Trump lied about winning against ISIS, the scourge the US created and supports, along with al-Qaeda, its al-Nusra offshoot, and other jihadist groups.
Last December, he lied saying
“(o)ur boys, our young women, our men — they’re all coming back (from Syria), and they’re coming back now (sic). We won (sic), and that’s the way we want it.”
“We have started returning United States troops home (sic) as we transition to the next phase of this campaign,” White House press secretary Sarah Sanders added.
In mid-December, Trump said all US forces would be out of Syria in 30 days, in January extended to 120 days.
At the time, a State Department official said there’s “no timeline” for withdrawal of US troops from the country, adding:
“The president has made the decision that we will withdraw our military forces from Syria, but that it will be done in a deliberate, heavily coordinated way with our allies and partners.”
In June 2018, we reported that US combat troops were illegally occupying northern and southern parts of the country aren’t leaving, their numbers likely much larger than officially reported, including elite special forces.
They’re deployed to around three-fourths of world countries, CIA operatives covertly everywhere worldwide, most often masquerading as diplomats.
Center for International Policy Arms and Security Project director William Hartung earlier said
“(t)here is little or no transparency as to what (US forces and their numbers) are doing in (nations worldwide) and whether their efforts are promoting security or provoking further tension and conflict.”
There’s no ambiguity about their mission in US combat and other theaters. Along with propping up friendly despots, they’re involved in toppling sovereign independent governments, the US wanting pro-Western puppet regimes replacing them.
Using ISIS and other jihadists as imperial proxies, Iranian and Syrian governments are targeted for regime change – NATO, Israel, and other regional rogue states in cahoots with US plans.
Earlier reports of pulling US forces from Syria were greatly exaggerated. Weeks after Trump’s mid-December announcement, none were withdrawn, just redeployments from one location in the country to another, along with moving them back and forth cross-border between Syria and Iraq.
At the same time, hundreds of truckloads of weapons, munitions, and military equipment were sent to Syria by air and cross-border from Turkey, Jordan, Iraq, and Israel. They keep coming.
Statements by Pompeo and Bolton affirmed the Trump regime’s intention to maintain a military presence in Syria and Iraq – Pompeo earlier saying “America will not retreat until the terror fight (it supports) is over.”
Indefinite US occupation of northern and southern Syrian territory is planned, Pentagon forces operating from 18 or more bases in the country – platforms for supporting ISIS and other terrorists, along with waging endless war on the country for regime change.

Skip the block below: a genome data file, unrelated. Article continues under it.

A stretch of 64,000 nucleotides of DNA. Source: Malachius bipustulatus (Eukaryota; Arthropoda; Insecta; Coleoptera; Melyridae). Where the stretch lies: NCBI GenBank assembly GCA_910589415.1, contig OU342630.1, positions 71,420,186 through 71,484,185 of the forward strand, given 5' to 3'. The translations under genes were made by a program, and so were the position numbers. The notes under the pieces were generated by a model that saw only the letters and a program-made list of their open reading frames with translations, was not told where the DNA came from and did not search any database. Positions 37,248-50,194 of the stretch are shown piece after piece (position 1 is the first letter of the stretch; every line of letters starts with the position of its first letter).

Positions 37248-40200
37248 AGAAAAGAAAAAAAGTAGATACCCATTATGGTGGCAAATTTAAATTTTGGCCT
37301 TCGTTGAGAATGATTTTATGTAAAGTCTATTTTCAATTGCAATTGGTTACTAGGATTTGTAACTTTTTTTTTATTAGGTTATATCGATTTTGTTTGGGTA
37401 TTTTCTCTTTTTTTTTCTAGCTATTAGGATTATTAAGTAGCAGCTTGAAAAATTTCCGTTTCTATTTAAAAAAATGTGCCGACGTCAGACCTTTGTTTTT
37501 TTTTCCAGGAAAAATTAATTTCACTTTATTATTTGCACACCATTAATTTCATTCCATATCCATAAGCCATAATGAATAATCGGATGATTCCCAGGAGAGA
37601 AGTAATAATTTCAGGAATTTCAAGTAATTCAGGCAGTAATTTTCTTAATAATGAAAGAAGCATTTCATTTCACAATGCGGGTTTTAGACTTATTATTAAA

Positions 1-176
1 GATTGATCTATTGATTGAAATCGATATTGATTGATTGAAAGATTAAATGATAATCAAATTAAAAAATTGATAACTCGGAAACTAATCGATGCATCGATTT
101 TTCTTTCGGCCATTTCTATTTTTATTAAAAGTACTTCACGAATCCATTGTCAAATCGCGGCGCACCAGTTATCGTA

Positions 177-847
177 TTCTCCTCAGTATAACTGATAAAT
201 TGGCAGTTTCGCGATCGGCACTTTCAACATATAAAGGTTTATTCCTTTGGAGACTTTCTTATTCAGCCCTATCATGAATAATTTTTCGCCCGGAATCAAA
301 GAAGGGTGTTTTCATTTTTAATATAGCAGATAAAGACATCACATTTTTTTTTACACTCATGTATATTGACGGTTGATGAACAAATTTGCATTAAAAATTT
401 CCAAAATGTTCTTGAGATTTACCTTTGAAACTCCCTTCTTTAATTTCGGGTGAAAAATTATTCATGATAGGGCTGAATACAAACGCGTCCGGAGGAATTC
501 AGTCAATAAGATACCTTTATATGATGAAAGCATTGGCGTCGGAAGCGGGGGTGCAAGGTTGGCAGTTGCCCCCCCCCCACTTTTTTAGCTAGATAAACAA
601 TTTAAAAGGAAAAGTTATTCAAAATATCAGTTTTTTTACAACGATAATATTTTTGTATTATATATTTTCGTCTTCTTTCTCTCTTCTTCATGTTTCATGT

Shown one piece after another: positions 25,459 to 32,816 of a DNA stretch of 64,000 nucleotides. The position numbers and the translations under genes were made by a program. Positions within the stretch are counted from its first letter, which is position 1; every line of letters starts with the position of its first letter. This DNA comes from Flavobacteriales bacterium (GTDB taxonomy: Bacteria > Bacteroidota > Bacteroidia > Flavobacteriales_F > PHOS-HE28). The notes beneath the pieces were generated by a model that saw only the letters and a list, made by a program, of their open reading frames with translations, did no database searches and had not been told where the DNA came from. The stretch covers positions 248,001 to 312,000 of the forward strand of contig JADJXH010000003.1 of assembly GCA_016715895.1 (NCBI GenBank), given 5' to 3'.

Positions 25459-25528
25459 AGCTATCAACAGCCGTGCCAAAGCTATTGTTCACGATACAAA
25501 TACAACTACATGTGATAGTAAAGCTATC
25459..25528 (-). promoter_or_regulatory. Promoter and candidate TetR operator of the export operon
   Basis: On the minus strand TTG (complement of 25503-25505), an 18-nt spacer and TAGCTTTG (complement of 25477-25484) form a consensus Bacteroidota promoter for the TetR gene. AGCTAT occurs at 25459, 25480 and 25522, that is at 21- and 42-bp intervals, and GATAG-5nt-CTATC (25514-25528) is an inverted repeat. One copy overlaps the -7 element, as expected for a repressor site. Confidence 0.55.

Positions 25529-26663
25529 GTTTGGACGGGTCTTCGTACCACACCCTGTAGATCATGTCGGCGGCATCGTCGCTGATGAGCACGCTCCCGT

In late January, hundreds more US troops were sent to northern Syria, according to Turkey’s Anadolu news agency.
US envoy for regime change in Syria James Jeffrey said US forces will remain in the country for “a very long time.” Withdrawal of some will likely shift them cross-border to Iraqi territory bordering Syria for easy return to the country if ordered.
US occupation of nations is permanent, true of Japan, Germany, South Korea, and other countries post-WW II – true in the Middle East, Central Asia, and North Africa post-9/11.
An earlier Pentagon statement said US forces will stay in Syria indefinitely – as long as ISIS remains a threat, its scourge supported by Republican and undemocratic Dem regimes.
In February, Senate members voted 70 – 26 against withdrawing Pentagon forces from Syria – claiming “a precipitous withdrawal” could destabilize the (already hugely destabilized) region, adding pullout would benefit Iran and Russia.
According to the Wall Street Journal on Sunday, the Pentagon intends “keep(ing) 1,000 forces in Syria, US officials said, a shift that comes three months after President Trump ordered a complete withdrawal and is far more than the White House originally intended.”
They’ll remain in northern and southern parts of the country, bordering Turkey in the north, Iraq and Jordan in the south.
In February, Trump said he intends leaving 200 US troops in the country after saying they’re all coming home. Now it’s a 1,000. Numbers cited are meaningless.
As long as the US maintains a military presence in Syria and elsewhere, Pentagon commanders will decide on numbers to deploy to all theaters – together with the US war secretary.
Occupation of Syria began early in the war the Obama regime launched in March 2011. Unknown numbers of US forces will remain in the country indefinitely.
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Award-winning author Stephen Lendman lives in Chicago. He can be reached at [email protected]. He is a Research Associate of the Centre for Research on Globalization (CRG)
His new book as editor and contributor is titled “Flashpoint in Ukraine: US Drive for Hegemony Risks WW III.”
Visit his blog site at sjlendman.blogspot.com.
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